Networking is the best way to put yourself out there and meet potential customers and partners. It was my marketing tactic of choice when, a quarter of a million dollars in debt, I needed to get my consulting business off the ground.
But I was in for a rude awakening. I learned that chatting up as many people as you can and handing out as many business cards as possible was the wrong way to go about it.
If that’s what you’ve been doing at networking events, then you’ve probably been getting less than ideal results, such as:
Feeling like you’re wasting time talking to people you’re not interested in (and the feeling is mutual)
Dishing out your well-polished elevator pitch usually ends the conversation (talk about awkward!)
Waiting for someone to call you but very few of them ever do
Out of desperation, I had to find a better way to network and figure out how to get clients. A way that was comfortable even for an introvert like me. And a way that in fact brought paying customers.
Through trial and error, I discovered that way. Within two years, my consultancy grew from zero to six figures.
Here’s a better way to do networking:
1. Don’t give away your business card willy-nilly.
Networking isn’t about shoving business cards in people’s faces. Only give your business card to someone who asks for it. Otherwise, keep them in your pocket.
2. Make it about them.
The problem with traditional networking is you’re trying to make people buy from you before they know, like, and trust you. That’s plain hard! Instead, pivot the focus to the other person.
Your goal is to meet people and see if they’re interesting. The only way you’ll know is by asking them questions and listening. And I mean really listening–not impatiently waiting for the other person to finish talking so you can have your turn.
3. Go for quality, not quantity.
Networking isn’t a race to meet the highest number of people in the shortest amount of time. Look to connect with people you genuinely find interesting. Find something interesting about people–truly interesting and not just because they might buy from you. When you do meet someone who interests you, then….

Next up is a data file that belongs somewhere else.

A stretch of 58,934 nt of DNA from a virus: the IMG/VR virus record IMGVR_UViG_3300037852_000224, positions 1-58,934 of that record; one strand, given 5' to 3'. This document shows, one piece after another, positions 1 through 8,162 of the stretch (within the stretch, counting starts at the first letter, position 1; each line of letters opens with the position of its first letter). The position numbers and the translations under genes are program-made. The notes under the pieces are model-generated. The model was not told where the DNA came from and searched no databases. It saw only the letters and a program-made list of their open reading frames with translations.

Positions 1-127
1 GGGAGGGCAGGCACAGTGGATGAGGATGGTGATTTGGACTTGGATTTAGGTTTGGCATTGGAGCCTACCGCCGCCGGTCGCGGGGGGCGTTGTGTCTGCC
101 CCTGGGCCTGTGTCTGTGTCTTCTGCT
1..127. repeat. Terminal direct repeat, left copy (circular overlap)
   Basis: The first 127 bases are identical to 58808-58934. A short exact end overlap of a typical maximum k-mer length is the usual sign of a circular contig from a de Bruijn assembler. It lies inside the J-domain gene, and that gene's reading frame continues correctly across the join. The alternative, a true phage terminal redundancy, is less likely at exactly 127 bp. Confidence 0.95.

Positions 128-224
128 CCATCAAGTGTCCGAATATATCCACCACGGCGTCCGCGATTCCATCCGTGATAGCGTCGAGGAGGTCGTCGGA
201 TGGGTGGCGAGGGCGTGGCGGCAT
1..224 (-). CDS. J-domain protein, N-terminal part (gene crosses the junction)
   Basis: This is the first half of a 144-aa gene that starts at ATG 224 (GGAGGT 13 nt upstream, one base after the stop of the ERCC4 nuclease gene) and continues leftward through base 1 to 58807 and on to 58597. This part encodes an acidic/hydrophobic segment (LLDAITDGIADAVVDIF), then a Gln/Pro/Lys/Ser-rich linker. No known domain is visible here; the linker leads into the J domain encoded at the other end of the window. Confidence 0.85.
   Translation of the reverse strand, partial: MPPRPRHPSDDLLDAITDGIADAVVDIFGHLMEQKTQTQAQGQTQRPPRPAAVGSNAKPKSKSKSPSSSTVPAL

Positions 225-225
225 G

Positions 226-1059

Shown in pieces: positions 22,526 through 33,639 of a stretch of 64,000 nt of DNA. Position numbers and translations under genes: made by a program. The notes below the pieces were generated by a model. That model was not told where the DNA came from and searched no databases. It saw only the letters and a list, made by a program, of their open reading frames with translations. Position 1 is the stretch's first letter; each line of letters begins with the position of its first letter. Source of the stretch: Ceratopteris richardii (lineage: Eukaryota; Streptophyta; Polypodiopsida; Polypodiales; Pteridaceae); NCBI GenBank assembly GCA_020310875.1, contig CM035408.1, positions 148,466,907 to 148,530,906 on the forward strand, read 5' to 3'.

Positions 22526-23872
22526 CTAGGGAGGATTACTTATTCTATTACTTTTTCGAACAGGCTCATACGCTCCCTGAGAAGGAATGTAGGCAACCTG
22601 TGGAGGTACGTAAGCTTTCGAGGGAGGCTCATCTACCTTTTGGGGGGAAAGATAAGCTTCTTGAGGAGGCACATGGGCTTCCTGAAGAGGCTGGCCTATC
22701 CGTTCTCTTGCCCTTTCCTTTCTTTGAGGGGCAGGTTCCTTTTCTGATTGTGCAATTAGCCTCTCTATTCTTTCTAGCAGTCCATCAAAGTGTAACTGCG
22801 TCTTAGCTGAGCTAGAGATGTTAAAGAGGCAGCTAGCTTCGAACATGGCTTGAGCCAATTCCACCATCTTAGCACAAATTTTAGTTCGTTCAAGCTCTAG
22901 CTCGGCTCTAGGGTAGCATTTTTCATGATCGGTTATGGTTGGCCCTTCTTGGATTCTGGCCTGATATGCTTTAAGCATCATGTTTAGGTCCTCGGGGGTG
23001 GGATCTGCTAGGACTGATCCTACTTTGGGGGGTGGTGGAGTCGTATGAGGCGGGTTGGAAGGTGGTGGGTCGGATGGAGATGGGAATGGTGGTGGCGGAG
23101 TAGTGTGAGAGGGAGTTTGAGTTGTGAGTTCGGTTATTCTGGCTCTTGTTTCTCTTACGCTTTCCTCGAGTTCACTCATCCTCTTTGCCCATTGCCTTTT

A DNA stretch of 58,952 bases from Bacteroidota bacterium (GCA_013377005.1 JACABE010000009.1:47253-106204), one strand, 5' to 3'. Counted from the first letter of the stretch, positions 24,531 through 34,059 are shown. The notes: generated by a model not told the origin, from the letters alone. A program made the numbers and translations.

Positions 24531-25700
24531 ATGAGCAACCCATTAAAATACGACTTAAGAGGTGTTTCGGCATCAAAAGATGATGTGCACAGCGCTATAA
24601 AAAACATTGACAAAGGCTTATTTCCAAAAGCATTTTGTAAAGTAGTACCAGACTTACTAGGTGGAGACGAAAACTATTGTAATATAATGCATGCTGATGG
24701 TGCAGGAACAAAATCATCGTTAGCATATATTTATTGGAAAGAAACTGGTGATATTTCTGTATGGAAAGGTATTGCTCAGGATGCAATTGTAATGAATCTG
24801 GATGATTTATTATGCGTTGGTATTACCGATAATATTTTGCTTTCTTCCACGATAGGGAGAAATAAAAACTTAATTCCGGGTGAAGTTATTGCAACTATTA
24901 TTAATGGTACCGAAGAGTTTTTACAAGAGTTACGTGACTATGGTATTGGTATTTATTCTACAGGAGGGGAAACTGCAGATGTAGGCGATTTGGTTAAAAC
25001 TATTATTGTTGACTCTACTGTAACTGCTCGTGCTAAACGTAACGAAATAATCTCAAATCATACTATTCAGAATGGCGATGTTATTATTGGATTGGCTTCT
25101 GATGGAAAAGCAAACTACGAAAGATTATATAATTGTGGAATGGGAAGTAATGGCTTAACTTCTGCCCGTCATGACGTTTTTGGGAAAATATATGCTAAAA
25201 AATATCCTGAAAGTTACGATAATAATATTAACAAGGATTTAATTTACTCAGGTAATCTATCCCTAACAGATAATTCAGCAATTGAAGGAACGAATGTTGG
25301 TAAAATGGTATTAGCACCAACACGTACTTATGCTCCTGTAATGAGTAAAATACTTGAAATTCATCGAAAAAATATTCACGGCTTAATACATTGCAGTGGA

4. Continue the conversation outside the event.
People don’t appreciate you monopolizing their time during a networking event. So, set up a way for you to have a more in-depth conversation outside the event. Say something like, “I would love to take you to coffee and get to know more about what you do and how I can refer people to you.” Then set up the coffee chat. If you’re not from the same city, you can still have a coffee chat, virtually, through video conferencing.
5. Meet for coffee.
Have that coffee chat and, even then, keep the focus on the other person. Strive to get to know more about them, looking for ways you might be able to help them. Think of people you could introduce them to, for example.
At some point, they’ll ask, “And what about you? What do you do?” Then it’s your turn to talk about yourself and, depending on how the conversation’s going, you may even pitch your services or products. Just keep in mind that not everyone is necessarily a potential customer. In fact, many of them won’t be, but they could potentially be allies and supporters.
6. Follow up.
Networking doesn’t end at the event. It doesn’t even end with the subsequent coffee chat. One or two days after your meetup, send an email to follow up and deliver on everything you talked about. Make it brief and to-the-point: “Hey, I really enjoyed talking to you about x, y, z. Here’s the resource I mentioned [or] Here’s the introduction I promised [or] Here’s something I thought you might enjoy.”
And keep following up. Nurture the relationship and keep it warm. Use a CRM to remind you when it’s time to reach out to your new contacts again. You can do this every month or every two months or so. You can email them with ideas, new introductions, or just to check in.
Follow this process and, before you know it, your network has grown. You’ll have people referring others to you. Opportunities will be coming your way. And all because of your network.